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Philippe Vandermaelen, a Belgian cartographer, is well known for his revolutionary six-volume atlas that presented the world on a uniform scale for the first time. One of these exceptional maps, circa 1825, provides an intricately detailed regional representation of parts of Southern Mexico and Guatemala. It extends south to the Volcan de Sonsonale and Pta. De Acazutlo, both located in El Salvador, and reaches west to Oaxaca, northward to include the southern parts of Tabasco. The level of detail and emphasis on the mountainous topographical features of the region are particularly noteworthy.

The map depicts the region's mountainous terrain with extraordinary precision. Major mountain ranges, such as the Sierra Madre de Chiapas and the Cuchumatanes in Guatemala, are vividly displayed, underlining the significant role they play in influencing the region's climate, biodiversity, and human settlements. Individual volcanic peaks like the Volcan de Sonsonale are marked, a testament to the region's geological dynamism.

Complementing the topographical details are the clearly marked rivers that weave through the region. Notable rivers such as the Grijalva in Mexico, and the Motagua in Guatemala are depicted. These rivers, fundamental to the region's ecology and human livelihood, highlight the importance of waterways for transportation, agriculture, and the development of settlements.

Moreover, the roads and towns scattered across the region are meticulously rendered. This level of detail gives an indication of the human presence and the infrastructural development in these parts of Southern Mexico and Guatemala during the early 19th century.

Major regions including Oaxaca, Tabasco, Chiapas, Verapaz, and Guatemala are highlighted on the map. Each of these regions carries its own historical and cultural significance. For instance, Oaxaca, known for its indigenous cultures and archaeological sites, and Chiapas, with its rich biodiversity and Mayan heritage, are both distinctive regions of Mexico. In Guatemala, Verapaz stands out for its unique natural beauty and bird species, while the region named after the country itself hosts the vibrant capital city, Guatemala City.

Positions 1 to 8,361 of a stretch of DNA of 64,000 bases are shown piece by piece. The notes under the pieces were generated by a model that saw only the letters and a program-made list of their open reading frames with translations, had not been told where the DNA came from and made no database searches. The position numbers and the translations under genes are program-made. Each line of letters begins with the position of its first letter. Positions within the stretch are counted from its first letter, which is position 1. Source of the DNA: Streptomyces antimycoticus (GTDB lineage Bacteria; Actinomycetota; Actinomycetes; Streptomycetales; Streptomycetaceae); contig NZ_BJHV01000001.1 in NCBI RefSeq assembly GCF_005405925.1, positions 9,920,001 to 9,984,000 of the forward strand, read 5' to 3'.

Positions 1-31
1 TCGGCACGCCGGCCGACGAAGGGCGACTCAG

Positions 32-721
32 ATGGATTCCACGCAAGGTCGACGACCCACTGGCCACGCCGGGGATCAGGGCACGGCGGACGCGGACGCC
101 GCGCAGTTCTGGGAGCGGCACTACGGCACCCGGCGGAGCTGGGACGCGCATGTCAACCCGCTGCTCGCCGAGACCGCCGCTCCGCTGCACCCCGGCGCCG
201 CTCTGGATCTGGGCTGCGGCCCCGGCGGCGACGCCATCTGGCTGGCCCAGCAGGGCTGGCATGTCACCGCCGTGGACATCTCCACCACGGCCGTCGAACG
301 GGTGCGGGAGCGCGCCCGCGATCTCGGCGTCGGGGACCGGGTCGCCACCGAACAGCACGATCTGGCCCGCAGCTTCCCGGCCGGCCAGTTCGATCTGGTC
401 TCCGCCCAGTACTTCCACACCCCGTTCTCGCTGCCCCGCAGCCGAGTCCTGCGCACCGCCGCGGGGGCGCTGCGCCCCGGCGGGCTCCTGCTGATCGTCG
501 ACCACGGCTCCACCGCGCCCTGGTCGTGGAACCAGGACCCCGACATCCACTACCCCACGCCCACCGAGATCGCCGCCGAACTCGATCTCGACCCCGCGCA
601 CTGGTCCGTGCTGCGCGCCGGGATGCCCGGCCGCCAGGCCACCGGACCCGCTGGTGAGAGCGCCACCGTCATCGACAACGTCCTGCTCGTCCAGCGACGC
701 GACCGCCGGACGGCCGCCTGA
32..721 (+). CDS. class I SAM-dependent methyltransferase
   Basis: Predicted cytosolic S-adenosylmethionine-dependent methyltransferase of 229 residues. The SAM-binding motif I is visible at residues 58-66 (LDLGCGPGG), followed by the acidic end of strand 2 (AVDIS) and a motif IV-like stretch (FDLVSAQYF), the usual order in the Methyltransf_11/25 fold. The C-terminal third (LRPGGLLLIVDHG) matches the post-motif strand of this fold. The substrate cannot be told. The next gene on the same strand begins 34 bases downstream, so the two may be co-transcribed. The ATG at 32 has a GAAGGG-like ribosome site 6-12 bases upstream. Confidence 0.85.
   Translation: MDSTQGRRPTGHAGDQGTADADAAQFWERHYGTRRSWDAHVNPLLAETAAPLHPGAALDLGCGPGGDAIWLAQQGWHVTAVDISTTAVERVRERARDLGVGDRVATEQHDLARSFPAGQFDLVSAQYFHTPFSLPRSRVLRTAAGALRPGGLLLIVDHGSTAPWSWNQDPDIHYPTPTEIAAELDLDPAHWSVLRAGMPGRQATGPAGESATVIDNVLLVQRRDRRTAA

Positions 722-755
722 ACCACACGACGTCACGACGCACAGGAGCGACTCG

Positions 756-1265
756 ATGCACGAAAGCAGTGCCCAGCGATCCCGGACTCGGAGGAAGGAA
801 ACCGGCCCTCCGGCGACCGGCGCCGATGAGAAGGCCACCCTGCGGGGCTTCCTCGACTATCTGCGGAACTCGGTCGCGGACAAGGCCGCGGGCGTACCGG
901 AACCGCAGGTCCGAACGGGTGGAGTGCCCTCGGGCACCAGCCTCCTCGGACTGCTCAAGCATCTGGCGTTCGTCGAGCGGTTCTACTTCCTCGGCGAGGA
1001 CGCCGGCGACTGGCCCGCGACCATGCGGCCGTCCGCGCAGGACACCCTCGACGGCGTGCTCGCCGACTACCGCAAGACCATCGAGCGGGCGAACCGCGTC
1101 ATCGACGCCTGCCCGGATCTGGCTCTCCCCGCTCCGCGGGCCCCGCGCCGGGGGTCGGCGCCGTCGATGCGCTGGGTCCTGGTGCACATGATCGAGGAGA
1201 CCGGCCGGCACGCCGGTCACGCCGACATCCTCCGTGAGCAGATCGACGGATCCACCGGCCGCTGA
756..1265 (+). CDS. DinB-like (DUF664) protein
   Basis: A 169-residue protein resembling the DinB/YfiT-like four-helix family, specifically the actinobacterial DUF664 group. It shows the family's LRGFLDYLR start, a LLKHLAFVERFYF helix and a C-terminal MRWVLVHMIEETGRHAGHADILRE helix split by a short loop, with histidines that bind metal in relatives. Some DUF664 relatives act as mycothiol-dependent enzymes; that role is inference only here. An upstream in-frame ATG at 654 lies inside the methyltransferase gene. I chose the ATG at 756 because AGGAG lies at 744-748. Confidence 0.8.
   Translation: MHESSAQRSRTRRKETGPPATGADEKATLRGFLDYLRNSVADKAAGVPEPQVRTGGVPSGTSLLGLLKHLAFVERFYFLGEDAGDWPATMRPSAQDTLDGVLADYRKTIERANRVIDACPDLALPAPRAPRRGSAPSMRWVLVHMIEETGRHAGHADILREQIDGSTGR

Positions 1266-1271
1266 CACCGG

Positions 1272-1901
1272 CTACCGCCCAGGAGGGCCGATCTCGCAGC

The achievement of Vandermaelen's map extends beyond its detail and accuracy. It is part of his monumental six-volume atlas, which when combined as globe gores, forms an immense globe. This atlas marked a groundbreaking development in cartography – the first atlas mapping of the world on a uniform scale. This uniformity offered a new perspective of the world, enabling easier comparison of different regions' geographical features. 

Philippe Marie Vandermaelen Biography

Philippe Marie Vandermaelen (1795-1869) was a Belgian cartographer and geographer known for his pioneering use of technology and his leadership in establishing the important Establissement geographique de Bruxelles. Born in Brussels, Philippe was obsessed with maps from a young age. He taught himself mathematics, astronomy, and mapmaking and plotted the battles of the Napoleonic wars avidly. He took over his father’s soapmaking business briefly in 1816, but then turned it over to his brother in favor of cartography.

From 1825 to 1827, he released his first atlas, the Atlas universal, which was well received. It was sold in forty installments of ten maps each, with 810 subscribers listed. The atlas contained 387 maps in six volumes at a uniform scale of 1:1.6 million. The maps were intended to be joined and together would create a globe 7.755 meters wide. It was the first atlas to show the entire world on a large uniform scale and was the first atlas produced using lithography. This project served as Vandermaelen’s gateway into intellectual life, gaining him membership in the Royal Academy of Sciences and Belles-Lettres of Brussels (1829).

In 1830, Vandermaelen inherited a laundry from his parents which he converted into the Establissement geographique de Bruxelles, or the Brussels Geographical Establishment. His brother, Jean-Francois, also established a botanical garden on the site. The Establishment had its own lithographic press, one of the first to use the technology for cartography and the first in Belgium. They produced textbooks, surveys, and especially maps of Brussels to be used for urban planning. The complex also housed schools, an ethnographic museum, and a library open to the public. Vandermaelen was passionate about geographic education and saw the Establishment as an open place where people could learn about the world.

In 1836, he was knighted for his services to geography and the intellectual community of Belgium. He died at age 73 in Molenbeek-Saint-Jean, near the Geographical Establishment that he founded. After Vandermaelen’s death, the Geographical Establishment declined, closing its doors in 1880. The extraordinary collection they had amassed passed to several institutions, most importantly the Royal Library of Belgium.